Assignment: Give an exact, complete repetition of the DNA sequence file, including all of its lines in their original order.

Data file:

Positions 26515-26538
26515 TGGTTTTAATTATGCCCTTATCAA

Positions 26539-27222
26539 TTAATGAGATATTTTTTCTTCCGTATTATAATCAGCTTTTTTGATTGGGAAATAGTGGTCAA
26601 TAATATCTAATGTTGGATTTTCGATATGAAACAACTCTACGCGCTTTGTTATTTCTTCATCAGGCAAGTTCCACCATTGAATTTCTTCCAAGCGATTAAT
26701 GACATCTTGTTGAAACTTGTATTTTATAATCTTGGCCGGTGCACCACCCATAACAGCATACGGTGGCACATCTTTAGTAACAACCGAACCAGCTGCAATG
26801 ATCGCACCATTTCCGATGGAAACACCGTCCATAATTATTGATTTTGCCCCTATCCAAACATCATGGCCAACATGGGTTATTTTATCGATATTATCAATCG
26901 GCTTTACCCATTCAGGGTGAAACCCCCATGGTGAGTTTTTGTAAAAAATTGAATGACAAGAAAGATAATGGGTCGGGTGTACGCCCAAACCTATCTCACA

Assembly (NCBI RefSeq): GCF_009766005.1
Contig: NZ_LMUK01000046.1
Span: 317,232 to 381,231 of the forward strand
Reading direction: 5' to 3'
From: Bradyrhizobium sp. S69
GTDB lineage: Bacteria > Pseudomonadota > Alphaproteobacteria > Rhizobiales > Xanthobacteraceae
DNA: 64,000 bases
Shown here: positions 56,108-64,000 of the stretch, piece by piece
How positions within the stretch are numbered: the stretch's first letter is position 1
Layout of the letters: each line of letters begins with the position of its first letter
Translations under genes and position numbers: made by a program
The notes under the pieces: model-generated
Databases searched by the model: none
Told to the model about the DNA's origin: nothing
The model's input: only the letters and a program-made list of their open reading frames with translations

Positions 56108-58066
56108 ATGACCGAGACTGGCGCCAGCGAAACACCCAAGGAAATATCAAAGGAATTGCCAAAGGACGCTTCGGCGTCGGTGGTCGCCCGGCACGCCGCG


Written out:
Positions 26515-26538
26515 TGGTTTTAATTATGCCCTTATCAA

Positions 26539-27222
26539 TTAATGAGATATTTTTTCTTCCGTATTATAATCAGCTTTTTTGATTGGGAAATAGTGGTCAA
26601 TAATATCTAATGTTGGATTTTCGATATGAAACAACTCTACGCGCTTTGTTATTTCTTCATCAGGCAAGTTCCACCATTGAATTTCTTCCAAGCGATTAAT
26701 GACATCTTGTTGAAACTTGTATTTTATAATCTTGGCCGGTGCACCACCCATAACAGCATACGGTGGCACATCTTTAGTAACAACCGAACCAGCTGCAATG
26801 ATCGCACCATTTCCGATGGAAACACCGTCCATAATTATTGATTTTGCCCCTATCCAAACATCATGGCCAACATGGGTTATTTTATCGATATTATCAATCG
26901 GCTTTACCCATTCAGGGTGAAACCCCCATGGTGAGTTTTTGTAAAAAATTGAATGACAAGAAAGATAATGGGTCGGGTGTACGCCCAAACCTATCTCACA

Assembly (NCBI RefSeq): GCF_009766005.1
Contig: NZ_LMUK01000046.1
Span: 317,232 to 381,231 of the forward strand
Reading direction: 5' to 3'
From: Bradyrhizobium sp. S69
GTDB lineage: Bacteria > Pseudomonadota > Alphaproteobacteria > Rhizobiales > Xanthobacteraceae
DNA: 64,000 bases
Shown here: positions 56,108-64,000 of the stretch, piece by piece
How positions within the stretch are numbered: the stretch's first letter is position 1
Layout of the letters: each line of letters begins with the position of its first letter
Translations under genes and position numbers: made by a program
The notes under the pieces: model-generated
Databases searched by the model: none
Told to the model about the DNA's origin: nothing
The model's input: only the letters and a program-made list of their open reading frames with translations

Positions 56108-58066
56108 ATGACCGAGACTGGCGCCAGCGAAACACCCAAGGAAATATCAAAGGAATTGCCAAAGGACGCTTCGGCGTCGGTGGTCGCCCGGCACGCCGCG